A prescribed fire near Baker City produced an impressive plume of smoke Friday afternoon and evening, but on parts of the 236-acre area the blaze was more fizzle than fury.
“We probably accomplished about 50 percent of what we were hoping to get,” said Steve Hawkins, deputy fire staff fuels program manager for the Wallowa-Whitman National Forest. “That’s pretty typical of spring burning.”
The fire in Washington Gulch, about 4 miles west of town, was intended to burn piles of slash and other fuels left after a series of commercial logging and noncommercial tree-thinning projects about a decade ago, Hawkins said.
Another objective was to burn some of the young trees — mainly 6 feet or shorter — that have sprouted since the logging and thinning work, he said.
Those small trees can serve as “ladder fuels” — a route for flames to climb from the ground into the crowns of taller, mature trees, Hawkins said.
Friday’s fire burned into some of those thickets of young trees, but in other places the flames didn’t take hold on ground still damp from recently melted snow, he said.
“It was a patchy burn,” he said.
Washington Gulch is a vital cog in the Forest Service’s strategy to protect the nearby Baker City watershed from wildfire, Hawkins said.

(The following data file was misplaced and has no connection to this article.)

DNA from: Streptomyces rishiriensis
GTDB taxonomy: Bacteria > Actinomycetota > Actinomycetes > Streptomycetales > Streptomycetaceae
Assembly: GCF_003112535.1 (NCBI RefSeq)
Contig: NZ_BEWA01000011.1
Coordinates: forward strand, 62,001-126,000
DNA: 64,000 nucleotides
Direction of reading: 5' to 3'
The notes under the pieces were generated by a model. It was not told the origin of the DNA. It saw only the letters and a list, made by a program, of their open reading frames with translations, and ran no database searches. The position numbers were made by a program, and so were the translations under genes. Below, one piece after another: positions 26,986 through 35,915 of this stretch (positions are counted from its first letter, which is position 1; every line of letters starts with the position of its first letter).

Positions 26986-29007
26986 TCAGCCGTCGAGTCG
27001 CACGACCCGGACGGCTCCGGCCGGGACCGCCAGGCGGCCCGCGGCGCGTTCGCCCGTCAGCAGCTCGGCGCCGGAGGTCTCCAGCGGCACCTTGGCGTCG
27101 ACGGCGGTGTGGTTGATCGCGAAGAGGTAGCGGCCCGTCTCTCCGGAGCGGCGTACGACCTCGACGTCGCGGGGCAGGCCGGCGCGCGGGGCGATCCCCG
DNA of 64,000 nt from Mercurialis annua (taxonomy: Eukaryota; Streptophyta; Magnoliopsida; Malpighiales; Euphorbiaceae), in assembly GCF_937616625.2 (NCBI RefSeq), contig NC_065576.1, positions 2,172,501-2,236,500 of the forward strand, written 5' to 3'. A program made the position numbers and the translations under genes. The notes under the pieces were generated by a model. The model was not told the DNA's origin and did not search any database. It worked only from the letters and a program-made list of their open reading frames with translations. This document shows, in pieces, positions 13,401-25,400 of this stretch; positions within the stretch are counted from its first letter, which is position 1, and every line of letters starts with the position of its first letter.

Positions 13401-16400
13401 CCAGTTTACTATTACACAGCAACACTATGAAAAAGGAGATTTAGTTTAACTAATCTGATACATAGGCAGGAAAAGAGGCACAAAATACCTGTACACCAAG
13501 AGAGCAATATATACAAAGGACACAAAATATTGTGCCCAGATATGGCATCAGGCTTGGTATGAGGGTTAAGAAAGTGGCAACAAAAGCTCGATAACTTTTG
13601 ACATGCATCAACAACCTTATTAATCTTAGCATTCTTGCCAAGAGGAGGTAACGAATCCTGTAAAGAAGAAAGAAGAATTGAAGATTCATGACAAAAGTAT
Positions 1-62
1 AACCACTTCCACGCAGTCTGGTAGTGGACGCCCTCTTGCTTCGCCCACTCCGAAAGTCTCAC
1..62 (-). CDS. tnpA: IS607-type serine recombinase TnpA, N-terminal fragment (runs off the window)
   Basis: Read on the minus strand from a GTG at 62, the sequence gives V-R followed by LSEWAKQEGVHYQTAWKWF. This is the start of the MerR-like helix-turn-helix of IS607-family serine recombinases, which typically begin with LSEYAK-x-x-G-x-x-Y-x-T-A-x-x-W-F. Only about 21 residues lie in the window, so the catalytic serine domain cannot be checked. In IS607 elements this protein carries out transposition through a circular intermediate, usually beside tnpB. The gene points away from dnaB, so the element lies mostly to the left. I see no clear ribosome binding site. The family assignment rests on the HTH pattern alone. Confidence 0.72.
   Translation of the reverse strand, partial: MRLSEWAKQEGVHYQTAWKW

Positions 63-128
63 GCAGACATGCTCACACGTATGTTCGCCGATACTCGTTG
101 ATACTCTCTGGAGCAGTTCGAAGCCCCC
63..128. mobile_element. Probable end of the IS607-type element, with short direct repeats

Over the past 20 years or so the agency has done several thinning and prescribed burning projects near the boundaries of the 10,000-acre watershed.
Last spring the Forest Service burned about 100 acres near Marble Creek, several miles northwest of Washington Gulch.
Washington Gulch is a challenging place to light prescribed fires because the proximity to Baker City increases the chances that smoke will drift into town, Hawkins said.
Weather forecasters expected winds to push most of the smoke to the south, away from the city, but a brief switch in the wind direction that lasted for about two hours late Friday ushered smoke into town, Hawkins said.
The air quality index peaked at 102 late Friday, which is in the “unhealthy for sensitive groups” category.
Saturday’s average was in the “good” category.
“We had a little more smoke in town than we wanted,” Hawkins said.
See more in the May 13, 2019, issue of the Baker City Herald.